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Old 14th May 2002, 12:40 PM   #1
Nisbeth is offline Nisbeth  Denmark
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Default Relays as input switch?

Can anyone explain to me how I use relays for switching inputs in a preamp? (specifically how to make sure only one input is selected at a time). Are there any circuits available online where this is shown?

Any help appreciated!
/Uffe
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Old 14th May 2002, 09:39 PM   #2
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How you wire the relays will be determied by how you intend to tell them to switch:
--Using a front panel switch to route DC to the coils--piece of cake. (Yes it's nice to use a front panel switch <i>and</i> relays, because you can use small relays with nice, gold-plated contacts and a cheap switch. The DC doesn't effect the signal.)
--Using a logic chip to take charge of the process--this will depend on the chip you choose.

Grey
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Old 14th May 2002, 09:59 PM   #3
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Default DC doesn't effect the signal

That is true. However, magnetic field from the coil might degrade the sound. Many preamp constructions pass audio input and output signals through an activated relay and the magnetic field of its coils. The better way for input switching is to do it in the opposite manner by conducting the signal through an inactive relay while all non-conductive relays are activated. Thus, the magnetic field cannot adversely affect the sound quality. It is also a good idea to switch not only the input signals but also corresponding grounds.
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Old 14th May 2002, 10:08 PM   #4
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As long as you're using DC on the coil, I'm not sure I see how the coil field will effect the signal. If you get into a steady state magnetic field causing audible differences, then we need to start accounting for the Earth's magnetic field, the magnets in phono cartridges, magnets in CD drive motors, etc. etc. etc.
AC, of course, is a different matter.
I'd leave all grounds hooked up at all times. All you need is one chassis at a different ground potential (not at all uncommon) and you're likely to get a substantial <i>pop!</i> as you switch inputs. Not to mention the unfortunate results should you get a bit of dust or corrosion on the ground contact so that it doesn't "make," leaving the hot the only thing that connects...

Grey
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Old 15th May 2002, 01:28 AM   #5
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In my experience relays DO do damage, or at least alter the audio output.
To prove this, add a wire (wires) to short across the relay signal contacts, and then alternately connect or isolate the relay coil connection.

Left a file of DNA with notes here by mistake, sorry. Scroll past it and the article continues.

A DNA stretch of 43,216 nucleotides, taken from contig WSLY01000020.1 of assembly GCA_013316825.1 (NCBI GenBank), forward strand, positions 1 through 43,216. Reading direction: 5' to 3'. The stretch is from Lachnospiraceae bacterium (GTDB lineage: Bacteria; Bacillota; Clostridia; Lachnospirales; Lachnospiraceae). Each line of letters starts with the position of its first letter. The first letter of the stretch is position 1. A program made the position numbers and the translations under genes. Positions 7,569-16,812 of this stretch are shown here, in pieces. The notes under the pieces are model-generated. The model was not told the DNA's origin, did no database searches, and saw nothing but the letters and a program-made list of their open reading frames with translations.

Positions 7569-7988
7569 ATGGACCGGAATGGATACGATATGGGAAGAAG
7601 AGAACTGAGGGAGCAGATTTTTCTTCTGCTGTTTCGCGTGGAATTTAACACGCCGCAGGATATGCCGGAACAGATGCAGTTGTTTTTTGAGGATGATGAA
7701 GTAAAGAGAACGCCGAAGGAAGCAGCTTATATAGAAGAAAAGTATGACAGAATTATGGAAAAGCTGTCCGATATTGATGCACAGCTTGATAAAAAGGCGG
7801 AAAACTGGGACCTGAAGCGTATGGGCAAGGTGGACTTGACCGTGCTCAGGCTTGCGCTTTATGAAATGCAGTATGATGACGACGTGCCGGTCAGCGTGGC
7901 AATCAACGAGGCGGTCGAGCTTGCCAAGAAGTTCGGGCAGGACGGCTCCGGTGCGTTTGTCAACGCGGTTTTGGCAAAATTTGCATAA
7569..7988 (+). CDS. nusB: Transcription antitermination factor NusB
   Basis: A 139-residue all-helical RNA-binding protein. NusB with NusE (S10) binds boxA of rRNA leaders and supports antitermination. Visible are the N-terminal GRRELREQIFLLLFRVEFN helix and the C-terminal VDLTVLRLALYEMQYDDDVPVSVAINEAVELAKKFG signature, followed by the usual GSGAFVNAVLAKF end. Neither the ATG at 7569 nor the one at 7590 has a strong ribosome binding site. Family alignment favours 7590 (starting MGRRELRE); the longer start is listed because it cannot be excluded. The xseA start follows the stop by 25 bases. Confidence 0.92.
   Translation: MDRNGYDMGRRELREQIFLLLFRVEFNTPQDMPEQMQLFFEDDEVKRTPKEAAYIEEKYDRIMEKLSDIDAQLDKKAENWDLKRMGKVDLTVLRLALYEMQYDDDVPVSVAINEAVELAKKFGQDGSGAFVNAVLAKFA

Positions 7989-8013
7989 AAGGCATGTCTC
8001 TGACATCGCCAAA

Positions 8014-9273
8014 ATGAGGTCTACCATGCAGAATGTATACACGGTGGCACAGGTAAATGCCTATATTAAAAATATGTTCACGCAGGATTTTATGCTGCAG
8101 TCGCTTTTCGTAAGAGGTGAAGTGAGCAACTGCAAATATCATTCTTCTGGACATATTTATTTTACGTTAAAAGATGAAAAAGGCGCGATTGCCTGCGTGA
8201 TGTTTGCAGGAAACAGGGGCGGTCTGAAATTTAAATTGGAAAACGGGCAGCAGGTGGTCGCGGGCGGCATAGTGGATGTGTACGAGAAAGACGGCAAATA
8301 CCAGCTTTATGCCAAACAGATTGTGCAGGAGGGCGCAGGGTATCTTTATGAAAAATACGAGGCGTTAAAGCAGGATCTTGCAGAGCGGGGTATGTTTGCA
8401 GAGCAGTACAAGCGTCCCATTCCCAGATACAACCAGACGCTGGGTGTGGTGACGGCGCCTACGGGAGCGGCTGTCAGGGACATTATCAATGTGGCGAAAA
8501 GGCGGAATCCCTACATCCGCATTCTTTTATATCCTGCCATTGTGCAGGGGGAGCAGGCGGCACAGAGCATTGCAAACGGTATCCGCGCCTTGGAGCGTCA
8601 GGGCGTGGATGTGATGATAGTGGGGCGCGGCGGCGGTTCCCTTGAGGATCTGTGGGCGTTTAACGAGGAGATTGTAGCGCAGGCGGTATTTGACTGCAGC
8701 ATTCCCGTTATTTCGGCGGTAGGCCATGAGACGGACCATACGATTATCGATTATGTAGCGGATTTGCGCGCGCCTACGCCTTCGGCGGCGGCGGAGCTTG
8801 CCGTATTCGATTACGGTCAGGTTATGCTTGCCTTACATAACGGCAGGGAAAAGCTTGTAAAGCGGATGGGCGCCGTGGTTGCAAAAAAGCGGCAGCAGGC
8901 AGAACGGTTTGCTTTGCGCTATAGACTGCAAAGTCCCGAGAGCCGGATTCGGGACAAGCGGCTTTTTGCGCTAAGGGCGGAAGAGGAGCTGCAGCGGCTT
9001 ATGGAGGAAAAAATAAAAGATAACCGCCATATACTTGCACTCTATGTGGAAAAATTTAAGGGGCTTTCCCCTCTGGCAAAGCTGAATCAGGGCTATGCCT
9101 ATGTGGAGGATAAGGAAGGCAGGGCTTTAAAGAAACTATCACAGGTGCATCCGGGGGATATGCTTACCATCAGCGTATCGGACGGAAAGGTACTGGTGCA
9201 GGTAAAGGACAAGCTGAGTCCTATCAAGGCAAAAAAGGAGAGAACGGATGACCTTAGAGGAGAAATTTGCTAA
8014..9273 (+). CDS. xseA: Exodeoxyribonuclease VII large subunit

IME you get two (slightly) different sounds.
Also try this with amplifier output protection relay.

Conclusion - the coil current induced magnetic field has an audible effect.

BTW - Earth's magnetic field is much lower level than that in a relay.

Regards, Eric.
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Old 15th May 2002, 01:48 AM   #6
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Yes i have had this argument before and it seems that because of the AC nature of the signal some modulation of the magnetic field occurs and hence does minor damage to the sound. Given the close proximity to the coil, the magnetic effects are far greater than that of the Earth's magnetic field.
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Old 15th May 2002, 02:47 AM   #7
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Of course you are right. Given the simple choice of using active and not active relay why would anybody risk the chance of degrading the sound by running the signal through magnetic field? But as always the choice is yours.
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Old 15th May 2002, 04:07 AM   #8
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Default Bi Relays

Bi-stable relays, though expensive are available.
These require a set or reset coil current pulse to operate.
Perhaps an alternative worth considering ?.

Eric.
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Old 15th May 2002, 04:37 AM   #9
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Default Affect of DC on signal paths nearby.

Although purists may object, I think there is merit in using the sonic change (should there be one) resulting from DC on the relay coil to help tailor the sound of your amplifier.
I remember owning a Sony CD player where the wires leading to the analog output jacks were bundled with the power supply wires for the analog ouput stage. On first seeing this arrangement I thought this was just a way of making the internal wiring look cleaner. After re-routing the wiring; keeping the output and power lines as far apart as possible I noticed that the sound became fuzzy and overly warm. Returning the wiring restored the original sound. It seems Sony knew what they were doing and were tweaking the sound of this CDP using the nearby supply lines.
It is true that this method (if it's true and I'm not just imagining things) is only distorting an already distorted signal, and the best thing would be to clean the original signal. But as long as it sounds better I have nothing against it.
Trying both active and inert relays for the selected source to see which one you like sonics-wise may be a good idea.
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Old 15th May 2002, 04:53 AM   #10
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The bundling of cables you speak of is to minimise conductor loop areas.
This is an old technique.

Eric.
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